Proceedings: Complaint under s 36(1) of the Privacy Act 1988 (Cth) (Privacy Act).
Facts: The female complainant’s complaint concerned the disclosure of her personal information, collected by the former Child Support Agency for a Tribunal hearing, to the complainant’s ex-partner. She claimed that the personal information revealed the places she visited which she had attempted to keep hidden from the ex-partner as she feared harm.
Issues: Whether Services Australia interfered with the complainant’s privacy as defined in the Privacy Act.
Decision and reasoning: Services Australia interfered with the complainant’s privacy, breaching the Information Privacy Principles (IPP), by disclosing the complainant’s personal information in breach of IPP 11. The locational information disclosed was not relevant to the decision under review by the Tribunal and the complainant was therefore not likely aware that information of its kind would be disclosed.
In terms of damages, the Commission accepted that the complainant had already disclosed some of the places she had frequented through other processes. The Commissioner noted at -:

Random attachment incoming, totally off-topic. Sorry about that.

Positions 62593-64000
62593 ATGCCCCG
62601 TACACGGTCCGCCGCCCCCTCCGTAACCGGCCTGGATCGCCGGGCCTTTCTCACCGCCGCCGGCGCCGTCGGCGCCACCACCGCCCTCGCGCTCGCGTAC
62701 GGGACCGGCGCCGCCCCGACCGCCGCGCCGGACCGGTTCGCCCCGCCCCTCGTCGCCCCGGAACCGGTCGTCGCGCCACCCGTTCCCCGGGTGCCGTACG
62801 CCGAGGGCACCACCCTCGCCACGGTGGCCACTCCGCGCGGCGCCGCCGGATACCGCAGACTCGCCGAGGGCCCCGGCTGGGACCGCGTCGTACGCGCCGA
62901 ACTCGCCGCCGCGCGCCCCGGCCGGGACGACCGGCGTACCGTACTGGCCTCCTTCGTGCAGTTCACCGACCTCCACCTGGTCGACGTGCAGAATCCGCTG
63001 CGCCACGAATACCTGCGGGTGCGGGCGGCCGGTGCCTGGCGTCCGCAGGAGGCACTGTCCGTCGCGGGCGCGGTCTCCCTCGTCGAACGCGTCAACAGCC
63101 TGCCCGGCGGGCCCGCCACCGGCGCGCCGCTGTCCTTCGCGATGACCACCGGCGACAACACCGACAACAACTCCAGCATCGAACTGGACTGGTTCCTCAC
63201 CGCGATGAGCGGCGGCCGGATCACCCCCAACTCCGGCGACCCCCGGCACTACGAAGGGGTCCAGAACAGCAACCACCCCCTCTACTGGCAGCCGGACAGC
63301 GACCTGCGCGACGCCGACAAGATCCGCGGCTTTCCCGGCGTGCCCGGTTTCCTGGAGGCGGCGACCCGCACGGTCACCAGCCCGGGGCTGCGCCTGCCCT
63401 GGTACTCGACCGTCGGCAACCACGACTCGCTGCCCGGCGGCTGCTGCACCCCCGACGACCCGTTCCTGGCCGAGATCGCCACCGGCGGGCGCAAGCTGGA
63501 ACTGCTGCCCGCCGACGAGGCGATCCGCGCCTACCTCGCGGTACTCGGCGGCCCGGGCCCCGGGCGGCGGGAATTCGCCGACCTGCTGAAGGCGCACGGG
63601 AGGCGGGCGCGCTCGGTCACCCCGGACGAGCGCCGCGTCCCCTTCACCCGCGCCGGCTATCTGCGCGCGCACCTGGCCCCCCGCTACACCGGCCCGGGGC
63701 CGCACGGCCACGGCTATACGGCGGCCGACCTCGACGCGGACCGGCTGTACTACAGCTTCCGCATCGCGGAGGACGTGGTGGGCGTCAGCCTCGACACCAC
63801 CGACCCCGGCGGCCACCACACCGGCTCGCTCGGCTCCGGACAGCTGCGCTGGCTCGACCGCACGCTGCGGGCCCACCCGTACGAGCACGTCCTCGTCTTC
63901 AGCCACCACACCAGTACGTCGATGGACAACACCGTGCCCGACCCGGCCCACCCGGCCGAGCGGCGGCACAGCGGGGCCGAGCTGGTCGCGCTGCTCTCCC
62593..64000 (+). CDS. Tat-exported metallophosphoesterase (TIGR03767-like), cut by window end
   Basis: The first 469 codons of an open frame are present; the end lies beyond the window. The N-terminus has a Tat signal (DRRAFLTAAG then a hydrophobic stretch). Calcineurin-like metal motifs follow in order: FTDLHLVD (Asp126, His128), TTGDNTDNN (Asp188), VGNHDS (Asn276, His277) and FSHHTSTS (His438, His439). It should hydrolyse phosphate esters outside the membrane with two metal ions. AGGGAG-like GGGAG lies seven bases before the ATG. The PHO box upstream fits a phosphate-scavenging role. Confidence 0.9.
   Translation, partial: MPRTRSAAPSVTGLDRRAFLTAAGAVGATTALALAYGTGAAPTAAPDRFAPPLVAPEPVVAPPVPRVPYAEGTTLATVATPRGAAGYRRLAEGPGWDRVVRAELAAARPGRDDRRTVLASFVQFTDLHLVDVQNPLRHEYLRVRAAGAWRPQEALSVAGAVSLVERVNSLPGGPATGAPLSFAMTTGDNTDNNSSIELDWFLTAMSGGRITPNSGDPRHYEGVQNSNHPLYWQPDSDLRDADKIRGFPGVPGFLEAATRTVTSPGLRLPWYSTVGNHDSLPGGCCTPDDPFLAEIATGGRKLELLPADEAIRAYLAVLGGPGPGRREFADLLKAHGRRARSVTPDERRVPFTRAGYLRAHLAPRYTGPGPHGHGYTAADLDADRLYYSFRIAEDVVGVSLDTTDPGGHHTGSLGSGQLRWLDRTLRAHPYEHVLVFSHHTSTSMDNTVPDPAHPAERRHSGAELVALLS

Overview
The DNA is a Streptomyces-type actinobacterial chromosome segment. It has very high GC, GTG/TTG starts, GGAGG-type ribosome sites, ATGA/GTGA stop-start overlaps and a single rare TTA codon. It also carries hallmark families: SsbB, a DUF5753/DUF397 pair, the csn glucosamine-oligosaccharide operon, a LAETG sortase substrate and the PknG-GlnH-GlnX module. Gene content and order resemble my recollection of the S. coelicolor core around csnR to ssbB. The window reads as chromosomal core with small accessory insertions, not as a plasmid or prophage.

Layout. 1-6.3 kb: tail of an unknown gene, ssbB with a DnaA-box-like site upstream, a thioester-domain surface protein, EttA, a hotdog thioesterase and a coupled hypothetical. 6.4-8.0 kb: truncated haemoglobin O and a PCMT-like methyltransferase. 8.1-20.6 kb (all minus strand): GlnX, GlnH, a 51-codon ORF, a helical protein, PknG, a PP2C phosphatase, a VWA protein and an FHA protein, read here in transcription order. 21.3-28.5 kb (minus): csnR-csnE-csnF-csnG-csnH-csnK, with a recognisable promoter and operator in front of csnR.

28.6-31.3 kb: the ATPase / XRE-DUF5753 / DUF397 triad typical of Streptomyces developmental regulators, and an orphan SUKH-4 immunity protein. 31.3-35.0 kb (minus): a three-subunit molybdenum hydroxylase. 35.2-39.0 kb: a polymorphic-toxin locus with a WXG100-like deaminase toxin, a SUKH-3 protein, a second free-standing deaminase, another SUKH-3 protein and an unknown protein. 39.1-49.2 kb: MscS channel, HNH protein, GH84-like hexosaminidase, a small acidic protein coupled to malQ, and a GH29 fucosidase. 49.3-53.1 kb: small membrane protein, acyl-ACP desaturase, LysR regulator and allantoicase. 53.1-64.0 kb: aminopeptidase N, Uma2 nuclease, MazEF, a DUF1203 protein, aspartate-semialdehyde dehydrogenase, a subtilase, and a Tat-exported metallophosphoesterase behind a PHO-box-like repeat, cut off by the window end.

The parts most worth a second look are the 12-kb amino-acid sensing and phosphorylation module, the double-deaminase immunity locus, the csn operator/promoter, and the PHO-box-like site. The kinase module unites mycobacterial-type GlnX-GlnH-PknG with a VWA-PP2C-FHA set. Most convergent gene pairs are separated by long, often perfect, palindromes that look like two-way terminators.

“I do not consider that the previously disclosed information negates the complainant’s claim to have feared the ex-partner locating her. The complainant clearly went to some lengths to redact certain information from the documents she provided in the primary decision process and I accept her claim that she thought carefully about what information to disclose.”
“However, I am of the view that in all the circumstances, the degree by which the disclosure contributed to the complainant’s fear of being located by the ex-partner was not significant. I place weight on the fact that the complainant had disclosed some locations to the ex-partner during the COA process and that she continued to maintain a PO Box at the same post office as the ex-partner. I also note the absence of any evidence showing that the complainant sought the assistance of police. While I accept the complainant’s claims to have feared being located by the ex-partner, these claims are not so specific and detailed (nor are they supported by specific and detailed corroborating evidence) as to cause me to form the view that the disclosure exacerbated her fear of being located to a significant extent.”
The Commissioner was satisfied that the privacy breach had caused the complainant distress, but no other claimed damage. She was awarded $3,000 for non-economic loss.